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Initial court appearance set for Malcolm Stewart

By Stephen Betts | Apr 28, 2021
Malcolm and Elizabeth Stewart

Rockland — The former owner of the defunct Castle Builders contractor company in Union, who is charged with stealing nearly $500,000 from customers, is scheduled to make his initial court appearance May 20.

Malcolm Stewart will not be required to go to court, however, but has been allowed to make his appearance via the online Zoom platform.

Stewart's attorney for this initial appearance, Kevin Sullivan of Gardiner, has asked that Stewart be given a date to report to the Knox County Jail where he can then make bail and be released pending trial. This would allow him to receive life-saving kidney dialysis treatment, according to his attorney.

The paperwork in court does not indicate whether Stewart will be in Maine on the court date.

Stewart was indicted March 25 by a Knox County grand jury for two counts of theft by deception.

Stewart now resides in Pelzer, South Carolina.

The attorney states Stewart wants to arrange a date for him to report to the court and then argue for a change in bail. The bail on the arrest warrant was set at $50,000 cash.

The attorney said Stewart does not have enough money to meet the cash bail, and he is applying for Social Security benefits. Because of his lack of money, Stewart will ask the court to appoint him an attorney who would be paid by the state and represent him for the remainder of the case.

Stewart suffers from end stage renal failure and will die if he does not get dialysis and medications on time, the attorney stated. He is awaiting a kidney donation.

Fifty-six victims of this alleged scheme were listed in the indictment with the amount of thefts totaling $437,906.

The offenses are alleged to have occurred from April 2018 until September 2019 in Knox, Hancock, Kennebec, Lincoln and Somerset counties.

The other theft count alleges Stewart committed theft by deception by telling a couple he could not complete work on their project without a loan. He claimed customers were not paying him and he had a cash flow problem, but would be able to repay the loan. The indictment states Stewart knew he would not be able to repay the loan.

The indictment states the loan was for more than $10,000 in December 2019, but the AG's office said in a news release that the loan was for $50,000.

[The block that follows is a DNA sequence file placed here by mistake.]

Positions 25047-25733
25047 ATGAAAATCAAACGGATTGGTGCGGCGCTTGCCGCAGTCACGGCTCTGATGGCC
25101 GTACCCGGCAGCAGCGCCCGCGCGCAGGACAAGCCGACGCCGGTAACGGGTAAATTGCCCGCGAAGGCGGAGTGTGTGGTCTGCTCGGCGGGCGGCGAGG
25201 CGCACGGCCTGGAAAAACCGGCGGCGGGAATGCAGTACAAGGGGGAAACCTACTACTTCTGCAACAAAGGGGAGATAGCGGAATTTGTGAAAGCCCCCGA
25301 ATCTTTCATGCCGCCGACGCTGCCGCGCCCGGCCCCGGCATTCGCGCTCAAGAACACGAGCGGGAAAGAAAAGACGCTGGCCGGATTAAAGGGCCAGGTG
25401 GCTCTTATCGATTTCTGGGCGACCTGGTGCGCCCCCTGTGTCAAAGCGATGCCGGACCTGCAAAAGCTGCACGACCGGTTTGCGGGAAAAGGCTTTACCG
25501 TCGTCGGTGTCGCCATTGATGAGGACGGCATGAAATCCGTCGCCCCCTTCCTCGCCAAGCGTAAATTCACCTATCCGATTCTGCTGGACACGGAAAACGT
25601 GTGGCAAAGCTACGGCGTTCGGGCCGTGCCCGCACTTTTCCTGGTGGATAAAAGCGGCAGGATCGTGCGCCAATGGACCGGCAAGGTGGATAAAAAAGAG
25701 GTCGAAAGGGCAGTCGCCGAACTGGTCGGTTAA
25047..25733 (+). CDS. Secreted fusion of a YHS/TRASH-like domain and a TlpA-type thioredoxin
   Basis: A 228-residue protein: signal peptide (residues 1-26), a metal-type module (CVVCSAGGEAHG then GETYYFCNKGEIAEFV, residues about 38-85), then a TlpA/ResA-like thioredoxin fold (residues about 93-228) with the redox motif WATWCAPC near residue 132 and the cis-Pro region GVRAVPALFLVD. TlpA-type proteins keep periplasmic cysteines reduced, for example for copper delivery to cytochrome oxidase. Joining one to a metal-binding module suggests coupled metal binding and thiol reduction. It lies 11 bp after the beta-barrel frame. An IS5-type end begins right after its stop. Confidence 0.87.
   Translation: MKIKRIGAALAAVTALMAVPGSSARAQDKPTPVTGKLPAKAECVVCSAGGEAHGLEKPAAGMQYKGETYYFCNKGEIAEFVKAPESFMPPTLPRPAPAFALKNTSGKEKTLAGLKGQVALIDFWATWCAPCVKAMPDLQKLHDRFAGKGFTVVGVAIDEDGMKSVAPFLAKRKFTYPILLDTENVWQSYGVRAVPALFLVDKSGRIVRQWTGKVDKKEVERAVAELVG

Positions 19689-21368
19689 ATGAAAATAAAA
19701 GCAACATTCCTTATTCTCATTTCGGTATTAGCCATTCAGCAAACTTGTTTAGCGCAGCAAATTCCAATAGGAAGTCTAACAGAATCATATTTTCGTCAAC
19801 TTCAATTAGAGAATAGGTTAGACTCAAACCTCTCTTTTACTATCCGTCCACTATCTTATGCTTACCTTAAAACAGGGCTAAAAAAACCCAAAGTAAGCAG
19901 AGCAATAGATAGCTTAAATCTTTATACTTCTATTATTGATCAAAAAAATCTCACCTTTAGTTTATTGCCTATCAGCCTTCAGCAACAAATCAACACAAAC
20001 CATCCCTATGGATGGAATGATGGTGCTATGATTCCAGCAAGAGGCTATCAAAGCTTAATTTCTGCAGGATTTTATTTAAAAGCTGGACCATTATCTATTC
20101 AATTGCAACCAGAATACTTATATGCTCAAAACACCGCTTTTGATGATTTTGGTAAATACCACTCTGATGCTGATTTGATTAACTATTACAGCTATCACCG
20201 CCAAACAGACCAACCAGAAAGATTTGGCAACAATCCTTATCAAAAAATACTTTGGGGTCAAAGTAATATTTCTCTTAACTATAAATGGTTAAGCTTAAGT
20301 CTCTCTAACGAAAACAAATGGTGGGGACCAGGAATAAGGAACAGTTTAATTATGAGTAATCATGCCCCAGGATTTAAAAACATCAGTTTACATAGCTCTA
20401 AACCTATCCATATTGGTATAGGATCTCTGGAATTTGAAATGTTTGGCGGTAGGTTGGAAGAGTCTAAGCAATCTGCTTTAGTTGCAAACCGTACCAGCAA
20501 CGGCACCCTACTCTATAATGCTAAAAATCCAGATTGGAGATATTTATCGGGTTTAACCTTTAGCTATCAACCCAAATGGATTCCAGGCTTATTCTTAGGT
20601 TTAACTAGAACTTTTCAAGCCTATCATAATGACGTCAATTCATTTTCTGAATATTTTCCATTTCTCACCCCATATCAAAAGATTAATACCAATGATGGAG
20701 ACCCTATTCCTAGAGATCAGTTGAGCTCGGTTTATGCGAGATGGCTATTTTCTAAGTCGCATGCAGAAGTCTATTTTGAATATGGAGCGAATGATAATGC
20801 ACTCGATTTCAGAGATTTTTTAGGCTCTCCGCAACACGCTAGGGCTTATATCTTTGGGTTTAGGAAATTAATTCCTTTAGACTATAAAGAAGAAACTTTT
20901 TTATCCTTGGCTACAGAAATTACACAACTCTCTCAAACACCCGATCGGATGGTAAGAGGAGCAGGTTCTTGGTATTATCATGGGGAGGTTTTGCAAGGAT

These are the first criminal charges to come out of the abrupt closure of Castle Builders in September 2019.

The Maine Attorney General's Office already filed a civil lawsuit against Stewart and his wife Elizabeth Stewart and Castle Builders, accusing them of bilking more than 100 people out of more than $1 million.

In October 2020, the court appointed attorney Walter McKee of Augusta to serve as a neutral third party to mediate the civil lawsuit.

Assistant Attorney General Carolyn Silsby requested the appointment of a neutral third party, saying in court filings that the AG's Office and Stewarts were unable to reach an agreement on a mediator or on the process to conduct alternative dispute resolution. Alternate dispute resolution is required in civil cases.

In July 2020, the Stewarts filed paperwork with the court, claiming they were unable to pay their share of a mediator.

The Attorney General is suing the couple under the state's Unfair Trade Practices Law, claiming the Stewarts violated that law on multiple counts.

The AG began the investigation after numerous complaints were filed by customers, some before the couple closed their contracting business in September 2019.

In addition to the state's civil lawsuit, the case in U.S. Bankruptcy Court continues.

Filings in U.S. Bankruptcy Court in Maine by the Stewarts indicate they have claims against them totaling $1,215,877. This includes $165,234 in taxes owed to the government.

There are 177 creditors listed in their bankruptcy filing with most of them former customers of Castle Builders. Former workers, suppliers and the government are also listed as creditors.

A January filing in the bankruptcy case by the Maine AG's Office waives its claim to any of the money the court-appointed trustee recovered for creditors. The trustee recovered less than $50,000 as of January this year.

The civil lawsuit alleges the Stewarts hired people to cold call homeowners in an effort to solicit business for Castle Builders. The Stewarts would then request down payments for work before beginning and often times would seek a second advance payment before any work was done.

Much of their work was faulty, according to the state, resulting in damages to homes. A lot of that damage came from not ensuring the properties were protected from rain and snow during repair work.

In addition, electrical work was done by unlicensed workers and did not meet minimum standards.

The AG claims the Stewarts violated the unfair practice law by soliciting and accepting more than one-third down payments at the start. They also failed to give an expected start and completion time for the work as is required by the law.

The Stewarts have denied the claims in the civil lawsuit.

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Comments (1)
Posted by: STEVEN VITTUM | Apr 29, 2021 09:58

Well, my understanding is that he would receive lifesaving treatment even in prison.  This is yet again another attempt to escape facing his crimes and being held accountable for them.  Bernie Madoff recently died in prison for the massive Ponzi scheme he perpetrated on his victims.  I don’t see much difference in this case.  The public will end up picking up the tab for both his medical and legal costs, so in the end, we will all be victims of his swindles.  I’d still like to know what happened to the $500,000 + that he filched from his customers.  Let’s not let the worm wiggle off the hook again this time!!

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